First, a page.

Wisconsin Labor Laws 2024 | Wage and Hour Laws in Wisconsin


Wisconsin Labor Laws

Wisconsin labor laws, including Wisconsin labor laws 2024, impact the daily lives of employees and employers in Wisconsin. Residents of Wisconsin have many questions that affect them every day regarding Wisconsin labor laws from minimum wage rates, overtime, wage payments, vacation and sick leave, child labor, meal and rest breaks, and more.

In addition to Wisconsin labor laws, employer must also comply with federal labor laws such as the Fair Labor Standards Act (FLSA), Americans with Disabilities Act (ADA), Age Discrimination in Employment Act (ADEA), Family and Medical Leave Act (FMLA), National Labor Relations Act (NLRA), Occupational Safety and Health Act (OSHA), and many other federal laws. And when federal laws are different from state Wisconsin labor laws, usually companies must comply with the law that provides their workers the best protection.

Below we provide comprehensive information and resources regarding your more pressing Wisconsin labor law questions to help you answer the question and help you make the right decision about you and your employment.



Minimum Wage

Wisconsin’s current minimum wage is $7.25.

The current Wisconsin minimum wage amount is similar to the present federal minimum wage amount. Most Wisconsin employees receive this amount except for tipped employees, student workers, and some exempted jobs.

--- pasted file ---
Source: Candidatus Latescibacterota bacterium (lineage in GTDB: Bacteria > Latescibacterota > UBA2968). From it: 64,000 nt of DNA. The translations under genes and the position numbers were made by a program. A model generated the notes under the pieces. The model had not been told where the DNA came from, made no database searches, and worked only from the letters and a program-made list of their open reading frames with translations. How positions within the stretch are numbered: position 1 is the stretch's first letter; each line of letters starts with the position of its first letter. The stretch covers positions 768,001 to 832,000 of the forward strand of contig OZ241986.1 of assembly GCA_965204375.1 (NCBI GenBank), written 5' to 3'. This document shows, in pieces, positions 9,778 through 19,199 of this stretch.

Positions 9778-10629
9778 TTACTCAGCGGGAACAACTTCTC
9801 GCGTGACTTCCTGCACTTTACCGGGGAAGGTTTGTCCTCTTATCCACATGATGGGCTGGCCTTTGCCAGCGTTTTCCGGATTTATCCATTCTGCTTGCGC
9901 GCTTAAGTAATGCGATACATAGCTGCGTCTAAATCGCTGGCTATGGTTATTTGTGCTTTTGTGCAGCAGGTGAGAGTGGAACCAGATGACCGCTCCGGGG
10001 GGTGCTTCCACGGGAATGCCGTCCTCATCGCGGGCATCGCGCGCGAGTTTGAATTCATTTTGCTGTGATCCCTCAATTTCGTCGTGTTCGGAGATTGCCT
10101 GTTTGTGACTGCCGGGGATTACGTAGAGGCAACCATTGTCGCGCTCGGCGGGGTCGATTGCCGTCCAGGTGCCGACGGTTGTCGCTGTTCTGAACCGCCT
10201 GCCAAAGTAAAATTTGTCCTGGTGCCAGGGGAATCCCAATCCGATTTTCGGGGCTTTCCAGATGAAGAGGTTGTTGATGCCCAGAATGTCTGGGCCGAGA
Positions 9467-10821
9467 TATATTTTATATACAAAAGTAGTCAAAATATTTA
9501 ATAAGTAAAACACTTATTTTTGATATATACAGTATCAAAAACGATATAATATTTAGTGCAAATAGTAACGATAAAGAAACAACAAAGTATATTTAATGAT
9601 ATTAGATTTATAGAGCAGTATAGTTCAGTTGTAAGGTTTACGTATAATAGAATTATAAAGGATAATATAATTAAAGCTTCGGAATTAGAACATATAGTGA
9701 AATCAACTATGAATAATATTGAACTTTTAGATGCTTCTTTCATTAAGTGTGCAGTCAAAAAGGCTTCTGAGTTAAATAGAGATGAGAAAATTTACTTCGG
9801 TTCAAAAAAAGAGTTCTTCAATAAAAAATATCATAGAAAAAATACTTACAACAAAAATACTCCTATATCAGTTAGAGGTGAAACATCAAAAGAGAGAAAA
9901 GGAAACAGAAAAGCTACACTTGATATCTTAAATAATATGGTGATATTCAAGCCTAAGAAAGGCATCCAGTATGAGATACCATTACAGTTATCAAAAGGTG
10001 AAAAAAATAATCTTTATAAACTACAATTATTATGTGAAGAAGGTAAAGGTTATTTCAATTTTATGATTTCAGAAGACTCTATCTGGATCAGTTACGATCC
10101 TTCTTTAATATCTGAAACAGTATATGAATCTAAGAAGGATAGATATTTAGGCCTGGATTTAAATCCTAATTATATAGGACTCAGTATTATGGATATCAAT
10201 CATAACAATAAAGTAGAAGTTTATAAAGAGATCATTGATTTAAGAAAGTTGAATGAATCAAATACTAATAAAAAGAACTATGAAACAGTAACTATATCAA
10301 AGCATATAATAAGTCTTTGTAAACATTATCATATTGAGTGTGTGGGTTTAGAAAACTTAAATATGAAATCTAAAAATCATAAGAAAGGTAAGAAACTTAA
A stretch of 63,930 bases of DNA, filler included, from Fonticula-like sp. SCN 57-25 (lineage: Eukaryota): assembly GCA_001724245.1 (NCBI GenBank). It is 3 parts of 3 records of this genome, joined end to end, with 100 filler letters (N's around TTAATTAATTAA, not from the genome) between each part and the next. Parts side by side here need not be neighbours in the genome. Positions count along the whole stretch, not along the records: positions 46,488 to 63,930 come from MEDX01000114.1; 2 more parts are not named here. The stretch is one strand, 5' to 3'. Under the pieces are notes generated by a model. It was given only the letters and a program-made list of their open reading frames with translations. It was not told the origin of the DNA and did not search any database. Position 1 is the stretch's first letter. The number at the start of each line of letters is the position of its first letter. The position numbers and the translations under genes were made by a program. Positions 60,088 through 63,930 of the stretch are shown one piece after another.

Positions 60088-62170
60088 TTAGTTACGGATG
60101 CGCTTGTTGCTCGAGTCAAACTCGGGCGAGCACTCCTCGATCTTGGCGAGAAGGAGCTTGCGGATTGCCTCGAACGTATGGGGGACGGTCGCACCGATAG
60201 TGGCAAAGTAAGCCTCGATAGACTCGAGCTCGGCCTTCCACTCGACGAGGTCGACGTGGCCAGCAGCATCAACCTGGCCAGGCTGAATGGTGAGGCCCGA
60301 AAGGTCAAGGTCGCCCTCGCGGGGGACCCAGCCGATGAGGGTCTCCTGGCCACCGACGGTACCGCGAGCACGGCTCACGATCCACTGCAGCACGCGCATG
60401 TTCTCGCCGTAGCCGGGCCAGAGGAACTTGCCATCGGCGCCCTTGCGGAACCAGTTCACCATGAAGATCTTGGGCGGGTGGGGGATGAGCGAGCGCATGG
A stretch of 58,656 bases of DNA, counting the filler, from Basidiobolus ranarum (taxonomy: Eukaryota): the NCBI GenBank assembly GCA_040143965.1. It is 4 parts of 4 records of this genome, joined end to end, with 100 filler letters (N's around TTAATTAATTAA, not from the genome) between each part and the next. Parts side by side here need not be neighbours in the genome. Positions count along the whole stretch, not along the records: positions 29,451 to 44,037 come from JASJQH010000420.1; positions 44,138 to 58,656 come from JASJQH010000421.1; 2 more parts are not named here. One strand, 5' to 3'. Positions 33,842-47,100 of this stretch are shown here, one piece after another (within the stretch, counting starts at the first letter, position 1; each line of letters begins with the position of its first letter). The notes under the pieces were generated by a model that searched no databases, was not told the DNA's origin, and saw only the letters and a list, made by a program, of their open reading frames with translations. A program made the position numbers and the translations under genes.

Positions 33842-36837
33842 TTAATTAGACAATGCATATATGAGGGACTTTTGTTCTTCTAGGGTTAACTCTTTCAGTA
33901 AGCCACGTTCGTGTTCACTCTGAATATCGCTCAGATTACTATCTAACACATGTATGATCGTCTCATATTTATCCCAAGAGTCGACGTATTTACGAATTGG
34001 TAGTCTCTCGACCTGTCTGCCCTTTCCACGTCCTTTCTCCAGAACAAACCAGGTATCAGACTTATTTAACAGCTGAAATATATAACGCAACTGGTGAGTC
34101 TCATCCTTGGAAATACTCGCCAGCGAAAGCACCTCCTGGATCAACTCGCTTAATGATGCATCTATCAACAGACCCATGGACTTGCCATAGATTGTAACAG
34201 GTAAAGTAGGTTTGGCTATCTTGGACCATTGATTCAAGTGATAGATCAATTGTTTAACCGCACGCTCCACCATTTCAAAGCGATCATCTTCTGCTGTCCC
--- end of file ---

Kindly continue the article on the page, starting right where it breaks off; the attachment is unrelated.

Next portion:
Before 2008, Wisconsin’s minimum wage rate was $6.50. The state decided to add $0.75, aligning it with the federal rate.

For more information on Wisconsin’s minimum wage laws, visit our Wisconsin Minimum Wage Laws page, which includes topics such as minimum wage, tip minimum wage, tip sharing and pooling, and subminimum wages.

Related topic covered on other pages include:


Overtime

Wisconsin labor laws require an employer to pay overtime to employees, unless otherwise exempt, for hours worked in excess of 40 in a workweek. WI Admin. Rules DWD 274.03. The state of Wisconsin’s overtime law applies to most employers but not all employees. All qualified workers must receive overtime pay at one and one-half times (1.5 times) their regular rate of pay.


Prevailing Wages

Under certain circumstances, employers in Wisconsin may be required to pay residents wage rates established by the federal or state prevailing wage rates and rules. The prevailing wage rates may be different from the state’s standard minimum wage rates. Employees may be eligible for prevailing wages if they work on federal or state government or government-funded construction projects or perform certain federal or state government services. See the Wisconsin Prevailing Wages, Davis-Bacon and Related Acts, McNamara-O’Hara Service Contract Act (SCA), and Walsh-Healey Public Contracts Act (PCA) for more information about prevailing wages.

The 2017 Wisconsin Act 59 or the 2017-2019 Wisconsin State Budget canceled the state’s prevailing wage laws. Its cancellation took effect on September 23, 2017, changing the requirements for state-funded projects scheduled for bidding after the said date.

The US Department of Labor currently determines the prevailing wage rates according to the associated trades per county.


Meals and Breaks

Wisconsin labor laws require employers to provide employees under the age of eighteen (18) at least a 30-minute duty free meal period when working a shift greater than six (6) hours in duration.